Slingsby highlights the importance of following first aid legislation
Published: 05 September, 2013
Many organisations are failing to meet first aid legal requirements, according to workplace equipment supplier Slingsby.
Under The Health and Safety (First-Aid) Regulations 1981 employers must provide ‘adequate and appropriate’ first-aid equipment, facilities and training so that anyone who has an accident can receive immediate help.
As part of this legislation, all workplaces must provide a first-aid box that is appropriate to the number of employees and suitably stocked. In addition, all employers should have at least one trained ‘first-aider’, although businesses in high-risk industries and those with large numbers of employees require considerably more.
Lee Wright, Slingsby marketing director, said: “We are regularly approached by businesses seeking advice about first aid legislation because some aspects of it can be confusing or easily misinterpreted. Furthermore, as health and safety has improved and accident rates have fallen across many industries, lots of employers have inadvertently relaxed their first aid procedures. However, the fact is it’s no use having a first aid kit that’s never been restocked or a first aider who hasn’t refreshed their training for years.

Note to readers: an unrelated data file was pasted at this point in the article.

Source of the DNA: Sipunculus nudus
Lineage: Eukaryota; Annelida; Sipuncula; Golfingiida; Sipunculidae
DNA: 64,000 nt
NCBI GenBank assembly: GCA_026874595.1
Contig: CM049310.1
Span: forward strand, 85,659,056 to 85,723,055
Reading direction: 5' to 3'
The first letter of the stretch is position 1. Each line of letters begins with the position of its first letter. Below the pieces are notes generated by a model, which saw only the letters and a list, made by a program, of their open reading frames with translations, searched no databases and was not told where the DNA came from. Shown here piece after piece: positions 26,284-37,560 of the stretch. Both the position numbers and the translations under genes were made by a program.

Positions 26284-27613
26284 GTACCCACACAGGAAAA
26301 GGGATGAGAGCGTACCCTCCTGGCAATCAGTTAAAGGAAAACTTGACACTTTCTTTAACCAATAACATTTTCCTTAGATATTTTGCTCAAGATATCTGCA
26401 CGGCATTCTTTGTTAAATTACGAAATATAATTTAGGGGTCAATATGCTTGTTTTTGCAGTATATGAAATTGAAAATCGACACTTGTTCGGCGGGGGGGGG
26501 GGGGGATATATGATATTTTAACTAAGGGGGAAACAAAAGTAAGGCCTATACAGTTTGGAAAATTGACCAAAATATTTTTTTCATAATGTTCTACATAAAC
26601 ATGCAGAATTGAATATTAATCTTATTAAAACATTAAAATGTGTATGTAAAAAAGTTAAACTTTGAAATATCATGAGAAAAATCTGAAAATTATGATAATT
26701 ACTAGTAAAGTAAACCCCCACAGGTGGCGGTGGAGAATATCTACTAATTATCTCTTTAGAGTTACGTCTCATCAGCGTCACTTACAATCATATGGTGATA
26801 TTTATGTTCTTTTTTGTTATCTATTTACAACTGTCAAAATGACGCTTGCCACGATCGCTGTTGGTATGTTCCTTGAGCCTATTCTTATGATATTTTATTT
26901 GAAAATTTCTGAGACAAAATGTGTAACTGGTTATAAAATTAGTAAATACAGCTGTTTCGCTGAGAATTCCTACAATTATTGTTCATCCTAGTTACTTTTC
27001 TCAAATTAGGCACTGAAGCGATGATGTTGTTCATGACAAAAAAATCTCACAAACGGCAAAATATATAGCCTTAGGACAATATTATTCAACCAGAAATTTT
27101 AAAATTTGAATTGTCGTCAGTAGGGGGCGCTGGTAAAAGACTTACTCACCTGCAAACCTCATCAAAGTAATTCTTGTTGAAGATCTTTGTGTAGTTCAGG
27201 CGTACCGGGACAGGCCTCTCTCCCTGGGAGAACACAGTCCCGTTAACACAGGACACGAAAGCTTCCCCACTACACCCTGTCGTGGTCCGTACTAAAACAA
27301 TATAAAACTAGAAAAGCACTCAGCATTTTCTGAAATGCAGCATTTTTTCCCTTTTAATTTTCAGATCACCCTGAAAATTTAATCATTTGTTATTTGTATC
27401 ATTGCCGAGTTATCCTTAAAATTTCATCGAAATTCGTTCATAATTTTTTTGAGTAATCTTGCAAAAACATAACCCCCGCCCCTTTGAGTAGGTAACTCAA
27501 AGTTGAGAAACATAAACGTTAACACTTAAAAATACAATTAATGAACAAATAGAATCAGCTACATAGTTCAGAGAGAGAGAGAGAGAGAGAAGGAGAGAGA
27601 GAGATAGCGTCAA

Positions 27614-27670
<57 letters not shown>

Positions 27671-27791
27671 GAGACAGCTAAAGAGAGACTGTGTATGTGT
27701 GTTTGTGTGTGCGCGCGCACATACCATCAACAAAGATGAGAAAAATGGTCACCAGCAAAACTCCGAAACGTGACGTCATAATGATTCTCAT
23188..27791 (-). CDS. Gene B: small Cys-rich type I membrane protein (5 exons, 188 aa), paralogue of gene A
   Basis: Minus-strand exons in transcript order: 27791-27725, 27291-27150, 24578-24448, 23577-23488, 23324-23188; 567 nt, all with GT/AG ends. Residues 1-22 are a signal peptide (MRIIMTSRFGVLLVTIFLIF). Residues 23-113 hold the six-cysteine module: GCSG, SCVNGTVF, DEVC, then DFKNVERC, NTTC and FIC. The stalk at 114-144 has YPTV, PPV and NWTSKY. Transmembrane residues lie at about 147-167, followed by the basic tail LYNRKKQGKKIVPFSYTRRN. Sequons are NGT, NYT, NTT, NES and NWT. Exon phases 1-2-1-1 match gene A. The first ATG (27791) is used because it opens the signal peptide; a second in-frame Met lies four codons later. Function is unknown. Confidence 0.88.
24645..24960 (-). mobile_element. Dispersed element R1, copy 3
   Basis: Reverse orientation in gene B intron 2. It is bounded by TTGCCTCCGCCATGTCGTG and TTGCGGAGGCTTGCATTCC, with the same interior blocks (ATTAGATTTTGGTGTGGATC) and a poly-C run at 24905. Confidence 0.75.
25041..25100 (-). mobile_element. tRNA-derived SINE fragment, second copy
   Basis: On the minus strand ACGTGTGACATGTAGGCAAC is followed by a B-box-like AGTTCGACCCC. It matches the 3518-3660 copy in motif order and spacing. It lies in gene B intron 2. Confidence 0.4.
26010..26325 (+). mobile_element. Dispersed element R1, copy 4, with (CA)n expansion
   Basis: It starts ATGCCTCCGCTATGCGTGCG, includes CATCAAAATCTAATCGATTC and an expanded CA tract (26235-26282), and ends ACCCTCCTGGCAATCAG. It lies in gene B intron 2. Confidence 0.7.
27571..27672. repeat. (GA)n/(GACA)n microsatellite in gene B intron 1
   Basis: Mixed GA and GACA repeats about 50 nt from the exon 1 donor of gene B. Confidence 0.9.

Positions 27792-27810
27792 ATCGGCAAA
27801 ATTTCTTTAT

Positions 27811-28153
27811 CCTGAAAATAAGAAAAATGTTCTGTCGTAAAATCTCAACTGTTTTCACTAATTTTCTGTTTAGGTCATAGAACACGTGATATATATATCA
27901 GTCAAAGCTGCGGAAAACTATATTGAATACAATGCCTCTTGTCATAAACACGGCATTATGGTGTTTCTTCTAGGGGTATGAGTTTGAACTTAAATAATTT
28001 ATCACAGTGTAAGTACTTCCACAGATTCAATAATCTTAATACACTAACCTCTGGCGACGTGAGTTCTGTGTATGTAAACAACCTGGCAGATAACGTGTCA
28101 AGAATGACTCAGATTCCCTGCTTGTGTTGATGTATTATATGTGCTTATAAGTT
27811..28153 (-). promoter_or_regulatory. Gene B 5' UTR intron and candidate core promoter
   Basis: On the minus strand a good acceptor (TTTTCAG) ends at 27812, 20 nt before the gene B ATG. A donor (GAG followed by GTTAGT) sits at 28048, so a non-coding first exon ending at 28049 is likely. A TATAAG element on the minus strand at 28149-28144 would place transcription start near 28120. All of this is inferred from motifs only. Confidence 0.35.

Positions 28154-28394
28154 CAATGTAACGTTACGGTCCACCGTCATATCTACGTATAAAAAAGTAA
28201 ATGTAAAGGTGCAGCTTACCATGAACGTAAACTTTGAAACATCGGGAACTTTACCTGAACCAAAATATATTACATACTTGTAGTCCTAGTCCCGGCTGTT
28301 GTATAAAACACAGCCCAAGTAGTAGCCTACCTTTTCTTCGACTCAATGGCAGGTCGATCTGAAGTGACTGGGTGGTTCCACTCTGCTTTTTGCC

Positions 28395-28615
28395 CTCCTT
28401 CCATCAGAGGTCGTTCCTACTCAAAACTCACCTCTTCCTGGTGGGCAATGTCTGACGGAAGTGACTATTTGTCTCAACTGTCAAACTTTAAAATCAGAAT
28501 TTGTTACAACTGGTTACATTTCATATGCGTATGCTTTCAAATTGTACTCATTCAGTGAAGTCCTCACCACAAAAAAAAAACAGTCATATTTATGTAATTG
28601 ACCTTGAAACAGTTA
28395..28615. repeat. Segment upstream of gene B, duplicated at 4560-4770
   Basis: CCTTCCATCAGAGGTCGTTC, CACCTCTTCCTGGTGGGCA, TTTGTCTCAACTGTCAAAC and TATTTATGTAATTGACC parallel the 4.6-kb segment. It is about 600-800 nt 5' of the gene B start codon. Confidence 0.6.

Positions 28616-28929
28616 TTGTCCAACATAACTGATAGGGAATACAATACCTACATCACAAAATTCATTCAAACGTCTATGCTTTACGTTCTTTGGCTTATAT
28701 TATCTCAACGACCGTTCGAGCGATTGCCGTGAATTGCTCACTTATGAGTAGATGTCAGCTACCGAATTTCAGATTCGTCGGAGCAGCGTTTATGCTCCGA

“Every workplace has to undertake a thorough assessment of first aid needs on a regular basis and someone needs to be made responsible for first aid. Typically, the appointed person will look after all first aid equipment and be responsible for calling the emergency services in the event of an accident. The number of first aiders a business needs depends on things like the industry sector it operates in, the number of employees and any previous history of accidents.
“Once a business has everything in place it’s important to make all employees aware of the procedures, and notices should be displayed explaining where first aid equipment is kept and who the relevant people are to administer it.”
The Health and Safety (First-Aid) Regulations 1981 is due to be amended from 1 October to remove the requirement for the Health & Safety Exectuve to approve first aid training and qualifications.